GFDL - Geophysical Fluid Dynamics Laboratory

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The Geophysical Fluid Dynamics Laboratory (GFDL) is engaged in comprehensive long lead-time research fundamental to NOAA's mission. Scientists at GFDL develop and use mathematical models and computer simulations to improve our understanding and prediction of the behavior of the atmosphere, the oceans, and climate. GFDL scientists focus on model-building relevant for society, such as hurricane research, prediction, and seasonal forecasting, and understanding global and regional climate change.

Since 1955, GFDL has set the agenda for much of the world's research on the modeling of global climate change and has played a significant role in the World Meteorological Organization, the Intergovernmental Panel on Climate Change assessments, and the U.S. Global Change Research Program. GFDL's mission is to be a world leader in the development of earth system models, and the production of timely and reliable knowledge and assessments on natural climate variability and anthropogenic changes.

GFDL research encompasses the predictability and sensitivity of global and regional climate; the structure, variability, dynamics and interaction of the atmosphere and the ocean; and the ways that the atmosphere and oceans influence, and are influenced by various trace constituents. The scientific work of the Laboratory incorporates a variety of disciplines including meteorology, oceanography, hydrology, classical physics, fluid dynamics, chemistry, applied mathematics, and numerical analysis.

Research is also facilitated by the Atmospheric and Oceanic Sciences Program (AOS), which is a collaborative program at GFDL with Princeton University. Under this program, Princeton faculty, research scientists, and graduate students participate in theoretical studies, both analytical and numerical, and in observational experiments in the laboratory and in the field. The program is supported in part by NOAA funding. AOS scientists may also be involved in GFDL research through institutional or international agreements.

For an overview of GFDL's work, see our Fact Sheet.

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Research Highlights

  • May 12, 2015 Climate variability modulates Western U.S. ozone air quality in spring via deep stratospheric intrusions - Exposure to ground-level ozone is associated with numerous effects on human health. It can also have harmful effects on sensitive vegetation and ecosystems. There is mounting evidence that deep stratospheric intrusions (when "good" ozone is forced from the stratosphere into the troposphere by strong winds) can elevate surface ozone to unhealthy levels at high-elevation western U.S. regions during spring. This study demonstrates a link between strong La Niña winters and late spring stratospheric intrusions in the western Rockies. Read more
  • April 7, 2015 Mechanisms for Low Frequency Variability of Summer Arctic Sea Ice Extent - Satellite observations reveal a substantial decline in September Arctic sea ice extent (SIE) since 1979. The exact mechanisms causing this rapid decline are still unclear. The goals of this research are to provide a fundamental understanding of low frequency variability of summer Arctic sea ice extent, and the implications for the observed decline in summer Arctic sea ice in recent decades. Read more
  • March 23, 2015 Understanding ENSO Diversity - The El Niño / Southern Oscillation (ENSO) is Earth's strongest interannual climate fluctuation, impacting weather, ecosystems, and economies around the world. Understanding the range of ENSO variation could help lead to longer range predictions of El Niño and La Niña events. The authors review the current state of understanding of diversity among different El Niño / Southern Oscillation (ENSO) events, which differ from event to event in their amplitude, spatial pattern, temporal evolution, dynamical mechanisms, and impacts. Read more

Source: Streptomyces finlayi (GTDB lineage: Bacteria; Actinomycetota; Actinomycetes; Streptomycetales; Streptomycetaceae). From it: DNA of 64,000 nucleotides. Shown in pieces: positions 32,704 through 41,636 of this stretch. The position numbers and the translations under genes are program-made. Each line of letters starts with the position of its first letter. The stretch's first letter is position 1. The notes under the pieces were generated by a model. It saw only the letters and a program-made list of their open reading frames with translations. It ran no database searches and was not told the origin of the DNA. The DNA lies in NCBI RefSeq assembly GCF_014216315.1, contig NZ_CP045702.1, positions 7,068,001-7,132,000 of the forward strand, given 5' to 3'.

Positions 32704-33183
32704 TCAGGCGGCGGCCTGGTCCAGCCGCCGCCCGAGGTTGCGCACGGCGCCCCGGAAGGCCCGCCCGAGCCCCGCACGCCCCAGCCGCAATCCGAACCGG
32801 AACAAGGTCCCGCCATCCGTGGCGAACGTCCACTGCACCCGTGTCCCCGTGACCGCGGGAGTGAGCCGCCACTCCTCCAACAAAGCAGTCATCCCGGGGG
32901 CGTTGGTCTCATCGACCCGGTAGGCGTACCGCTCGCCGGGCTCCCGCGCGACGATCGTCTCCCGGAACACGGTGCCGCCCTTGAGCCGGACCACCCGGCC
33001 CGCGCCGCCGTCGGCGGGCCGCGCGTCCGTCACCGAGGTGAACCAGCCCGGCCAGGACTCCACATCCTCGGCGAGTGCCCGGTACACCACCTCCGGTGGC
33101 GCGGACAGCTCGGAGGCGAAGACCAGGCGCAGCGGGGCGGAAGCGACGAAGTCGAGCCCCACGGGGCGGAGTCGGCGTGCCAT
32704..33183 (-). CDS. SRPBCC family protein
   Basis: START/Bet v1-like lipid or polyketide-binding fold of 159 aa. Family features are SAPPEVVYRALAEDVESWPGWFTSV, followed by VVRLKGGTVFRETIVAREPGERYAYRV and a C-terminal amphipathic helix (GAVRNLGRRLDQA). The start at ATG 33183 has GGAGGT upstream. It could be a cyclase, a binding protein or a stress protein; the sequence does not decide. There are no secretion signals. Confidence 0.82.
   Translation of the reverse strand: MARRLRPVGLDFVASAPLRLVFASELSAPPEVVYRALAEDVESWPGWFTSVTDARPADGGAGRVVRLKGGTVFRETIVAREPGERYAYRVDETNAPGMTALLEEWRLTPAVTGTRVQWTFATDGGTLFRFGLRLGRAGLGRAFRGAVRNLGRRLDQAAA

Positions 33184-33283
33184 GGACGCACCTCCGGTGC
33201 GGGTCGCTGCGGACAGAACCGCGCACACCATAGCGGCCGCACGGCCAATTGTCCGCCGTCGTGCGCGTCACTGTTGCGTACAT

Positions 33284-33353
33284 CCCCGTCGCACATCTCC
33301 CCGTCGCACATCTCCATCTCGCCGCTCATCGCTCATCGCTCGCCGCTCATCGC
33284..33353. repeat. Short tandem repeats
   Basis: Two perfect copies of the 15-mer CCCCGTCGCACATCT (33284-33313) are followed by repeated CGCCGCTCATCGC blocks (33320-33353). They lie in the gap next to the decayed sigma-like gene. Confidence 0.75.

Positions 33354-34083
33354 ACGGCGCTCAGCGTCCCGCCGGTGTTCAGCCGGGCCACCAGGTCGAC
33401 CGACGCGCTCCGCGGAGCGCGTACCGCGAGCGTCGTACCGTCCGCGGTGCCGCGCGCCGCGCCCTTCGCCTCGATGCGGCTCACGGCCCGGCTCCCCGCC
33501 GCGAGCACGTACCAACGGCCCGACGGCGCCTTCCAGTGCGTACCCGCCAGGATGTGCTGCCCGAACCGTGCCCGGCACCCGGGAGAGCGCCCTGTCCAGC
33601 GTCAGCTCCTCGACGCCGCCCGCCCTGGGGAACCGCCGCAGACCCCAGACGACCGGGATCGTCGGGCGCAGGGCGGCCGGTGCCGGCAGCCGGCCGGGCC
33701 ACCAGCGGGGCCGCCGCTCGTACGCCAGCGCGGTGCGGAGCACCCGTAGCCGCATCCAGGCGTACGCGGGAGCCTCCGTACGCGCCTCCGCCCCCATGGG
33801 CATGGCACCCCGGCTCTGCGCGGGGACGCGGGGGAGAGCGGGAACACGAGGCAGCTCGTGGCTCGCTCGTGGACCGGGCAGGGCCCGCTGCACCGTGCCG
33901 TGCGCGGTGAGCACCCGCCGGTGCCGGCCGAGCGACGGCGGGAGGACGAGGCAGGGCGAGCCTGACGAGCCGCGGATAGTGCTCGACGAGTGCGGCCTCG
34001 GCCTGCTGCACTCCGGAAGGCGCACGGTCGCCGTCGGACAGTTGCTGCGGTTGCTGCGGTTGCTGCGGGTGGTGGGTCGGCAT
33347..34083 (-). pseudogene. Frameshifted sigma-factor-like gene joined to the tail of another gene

• March 13, 2015 A link between the hiatus in global warming and North American drought - The authors use three GFDL climate models (CM2.1, CM2.5_FLOR, CM2.5_FLOR_FA) to study the mechanisms behind the hiatus in global warming over the last decade and their possible relationship to southwestern U.S. drought. This study suggests that a majority of the drought in the southwestern U.S. over the last decade is the result of persistent anomalous wind conditions in the tropical Pacific, and is likely due to natural variability. Read more

Read more GFDL Research Highlights

Events & Seminars

  • December 2, 2015: Ozone extremes in the Arctic, and their impact on surface climate (abstract)
    Lorenzo Polvani (Columbia University)
    Time: 12:00 pm - 1:00 pm
    Location: Smagorinsky Seminar Room
  • December 9, 2015: TBD (abstract)
    Laura Wilcox (University of Reading, UK)
    Time: 12:00 pm - 1:00 pm
    Location: Smagorinsky Seminar Room
  • December 10, 2015: TBD (abstract)
    Leif Thomas (Standford University)
    Time: 2:00 pm - 3:00 pm
    Location: Smagorinsky Seminar Room
  • January 7, 2016: TBD (abstract)
    Larissa Back (University of Wisconsin-Madison)
    Time: 2:00 pm - 3:00 pm
    Location: Smagorinsky Seminar Room
  • January 13, 2016: Lunch Time Seminar Series (abstract)
    Michael Previdi (Columbia University)
    Time: 12:00 pm - 1:00 pm
    Location: Smagorinsky Seminar Room
  • January 14, 2016: TBD (abstract)
    Elizabeth Barnes (Colorado State Univeristy)
    Time: 2:00 pm - 3:00 pm
    Location: Smagorinsky Seminar Room
  • January 21, 2016: TBD (abstract)
    Ed Gerber (NYU)
    Time: 2:00 pm - 3:30 pm
    Location: Smagorinsky Seminar Room
  • January 28, 2016: TBD (abstract)
    Paul Edwards (University of Michigan)
    Time: 2:00 pm - 3:00 pm
    Location: Smagorinsky Seminar Room

More events & seminars...